Denmark. In February, Social Democratic Prime Minister Poul Nyrup Rasmussen decided to announce new elections until March 11. The government had then had opinion success thanks to a prosperous economy, while the largest opposition parties were plagued by internal conflicts. But the government was having a hard time in the election campaign, where the opposition pleaded for freedom of choice in welfare and where the refugee issues came into focus. The choice was very smooth. Only when the Greenlandic and Faroese votes had been counted was it clear that the government had saved itself with an overweight mandate in the Parliament, 90–89. The decisive mandate in the Faroe Islands was won by only 176 votes.
With its xenophobic program, the Danish People’s Party made a successful choice, received 7.4% of the vote and entered the Folketing with 13 seats.
According to Countryaah, the capital of Denmark is Copenhagen. The election bourgeois prime ministerial candidate, Venstres Uffe Ellemann-Jensen, took the consequences of the defeat and resigned after 13 years as party leader. He was followed by his bourgeois colleague Per Stig Møller in the Conservative People’s Party. New party leaders became Anders Fogh Rasmussen for the Left and Pia Christmas Møller for the Conservative People’s Party.
Nyrup Rasmussen’s re-formed government became, as before, a coalition between the Social Democrats Social Democracy and the center party Radical Venstre, with support in the Folketing from the Socialist People’s Party and the Enhedslisten on the left. In April, the Supreme Court set the stage for a five-year legal battle over the legitimacy of Danish EU membership. Then Prime Minister Nyrup Rasmussen was acquitted of the accusation of having violated the Danish constitution when he signed the former EU constitution, the Maastricht Treaty.
In May, Denmark conducted a referendum on the new constitution, the Amsterdam Treaty. The Yes side then won by 55.1% against 44.9%. After the election, Nyrup Rasmussen promised the no-voters to work with heavy emphasis on bureaucracy and arrogance in the EU system.
In the autumn, a survey showed that the Danes were ready for the first time to accept a single European currency. However, the timing of the referendum on Danish membership in EMU is not yet determined.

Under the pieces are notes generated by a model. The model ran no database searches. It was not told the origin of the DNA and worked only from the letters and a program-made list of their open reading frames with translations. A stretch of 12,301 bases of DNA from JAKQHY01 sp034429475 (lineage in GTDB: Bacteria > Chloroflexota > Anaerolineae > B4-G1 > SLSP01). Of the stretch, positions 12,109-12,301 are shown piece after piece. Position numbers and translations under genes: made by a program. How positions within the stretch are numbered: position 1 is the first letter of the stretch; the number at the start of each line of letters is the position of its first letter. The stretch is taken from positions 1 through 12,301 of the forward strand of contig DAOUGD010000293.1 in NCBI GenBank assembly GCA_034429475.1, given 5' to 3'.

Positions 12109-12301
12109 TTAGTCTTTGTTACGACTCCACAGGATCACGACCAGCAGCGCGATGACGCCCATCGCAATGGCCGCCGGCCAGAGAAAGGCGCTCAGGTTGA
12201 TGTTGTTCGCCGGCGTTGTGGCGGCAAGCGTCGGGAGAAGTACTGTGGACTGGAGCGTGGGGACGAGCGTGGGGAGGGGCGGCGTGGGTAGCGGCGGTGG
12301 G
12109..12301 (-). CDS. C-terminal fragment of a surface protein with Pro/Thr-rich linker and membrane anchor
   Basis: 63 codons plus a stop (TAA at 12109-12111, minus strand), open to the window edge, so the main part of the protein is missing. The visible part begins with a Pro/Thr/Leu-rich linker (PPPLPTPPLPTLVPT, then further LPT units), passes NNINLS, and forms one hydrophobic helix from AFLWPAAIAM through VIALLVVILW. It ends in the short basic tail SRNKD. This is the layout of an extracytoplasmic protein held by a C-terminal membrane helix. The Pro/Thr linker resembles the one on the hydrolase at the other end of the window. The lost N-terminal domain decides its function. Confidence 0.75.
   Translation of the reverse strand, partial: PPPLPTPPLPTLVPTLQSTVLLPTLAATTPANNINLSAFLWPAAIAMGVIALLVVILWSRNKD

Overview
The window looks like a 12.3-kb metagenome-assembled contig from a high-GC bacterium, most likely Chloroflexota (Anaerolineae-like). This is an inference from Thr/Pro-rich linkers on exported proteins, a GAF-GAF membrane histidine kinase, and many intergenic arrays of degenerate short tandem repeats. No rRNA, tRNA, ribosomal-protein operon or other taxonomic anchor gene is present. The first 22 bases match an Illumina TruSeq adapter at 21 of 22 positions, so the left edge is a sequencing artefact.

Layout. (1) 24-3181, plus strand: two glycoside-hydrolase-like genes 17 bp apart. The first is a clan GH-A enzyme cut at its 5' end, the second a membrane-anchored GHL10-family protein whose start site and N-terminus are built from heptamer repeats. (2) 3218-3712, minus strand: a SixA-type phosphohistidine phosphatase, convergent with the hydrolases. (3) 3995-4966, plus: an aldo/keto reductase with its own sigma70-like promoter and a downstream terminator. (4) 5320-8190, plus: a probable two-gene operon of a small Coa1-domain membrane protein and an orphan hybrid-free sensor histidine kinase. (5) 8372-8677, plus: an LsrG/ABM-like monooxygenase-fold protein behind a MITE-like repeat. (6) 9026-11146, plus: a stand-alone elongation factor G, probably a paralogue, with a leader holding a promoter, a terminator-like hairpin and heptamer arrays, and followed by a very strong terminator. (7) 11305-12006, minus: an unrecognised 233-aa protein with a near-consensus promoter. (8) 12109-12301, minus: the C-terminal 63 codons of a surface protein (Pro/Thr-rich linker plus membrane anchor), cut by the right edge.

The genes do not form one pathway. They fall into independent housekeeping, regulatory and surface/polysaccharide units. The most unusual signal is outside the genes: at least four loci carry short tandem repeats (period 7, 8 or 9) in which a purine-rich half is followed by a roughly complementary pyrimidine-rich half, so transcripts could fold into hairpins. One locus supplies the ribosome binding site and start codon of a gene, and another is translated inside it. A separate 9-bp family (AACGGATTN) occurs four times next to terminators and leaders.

About half a million LO employees went on strike in the spring in protest of the holiday and pension regulations offered by employers in a two-year pay agreement. Much of the country’s transport and distribution systems stopped, and schools and a large part of the health care system closed. Danmarks Nationalbank raised the interest rate to defend a declining krone exchange rate, which forced the government to intervene and, after ten days, end the conflict through compulsory legislation.
Unemployment continued to decline during the year. But the economic crisis in Norway, with its falling krone exchange rate, also created Danish concerns as Denmark exports for about SEK 20 billion annually. to Norway.
Political and Economic Crisis 1973-82
The vote split the Social Democracy, and the day after the referendum, Jens Otto Krag surprisingly resigned as prime minister and left the post to Anker Jørgensen, who had been a staunch critic of the membership. Still, the party was plunged into deep political crisis, which broke through in the December 1973 election, with the party declining from 37.3 to 25.6% of voters.
However, the reaction to the development did not become a left-wing, although DKP probably came in the Folketing for the first time since 1960. Instead, a right reaction took place. The Progress Party, which was formed in 1973 by Mogens Glistrup and had the elimination of income tax as its brand case, got the election 15.9%, and the newly formed right-wing Social Democratic outburst party, the Center Democrats, which appealed to the homeowners got 7.8%.